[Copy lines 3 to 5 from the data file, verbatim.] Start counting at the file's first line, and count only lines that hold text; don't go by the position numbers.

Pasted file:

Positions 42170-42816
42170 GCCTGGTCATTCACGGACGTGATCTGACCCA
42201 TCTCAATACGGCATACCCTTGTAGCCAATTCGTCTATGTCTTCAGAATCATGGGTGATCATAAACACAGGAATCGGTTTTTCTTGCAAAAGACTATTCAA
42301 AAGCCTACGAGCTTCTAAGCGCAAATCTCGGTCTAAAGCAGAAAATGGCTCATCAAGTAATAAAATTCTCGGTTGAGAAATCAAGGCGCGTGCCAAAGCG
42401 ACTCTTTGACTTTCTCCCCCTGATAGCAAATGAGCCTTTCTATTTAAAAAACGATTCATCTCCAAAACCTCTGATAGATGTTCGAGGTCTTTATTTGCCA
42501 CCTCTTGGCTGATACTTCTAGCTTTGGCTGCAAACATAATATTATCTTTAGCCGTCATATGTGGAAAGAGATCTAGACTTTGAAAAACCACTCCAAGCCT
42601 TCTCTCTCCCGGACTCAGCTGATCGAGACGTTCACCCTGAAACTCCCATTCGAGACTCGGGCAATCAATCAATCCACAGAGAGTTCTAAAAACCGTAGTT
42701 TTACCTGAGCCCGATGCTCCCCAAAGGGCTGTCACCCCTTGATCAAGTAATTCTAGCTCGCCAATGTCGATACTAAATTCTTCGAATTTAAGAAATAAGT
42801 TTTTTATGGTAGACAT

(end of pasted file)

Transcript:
42201 TCTCAATACGGCATACCCTTGTAGCCAATTCGTCTATGTCTTCAGAATCATGGGTGATCATAAACACAGGAATCGGTTTTTCTTGCAAAAGACTATTCAA
42301 AAGCCTACGAGCTTCTAAGCGCAAATCTCGGTCTAAAGCAGAAAATGGCTCATCAAGTAATAAAATTCTCGGTTGAGAAATCAAGGCGCGTGCCAAAGCG
42401 ACTCTTTGACTTTCTCCCCCTGATAGCAAATGAGCCTTTCTATTTAAAAAACGATTCATCTCCAAAACCTCTGATAGATGTTCGAGGTCTTTATTTGCCA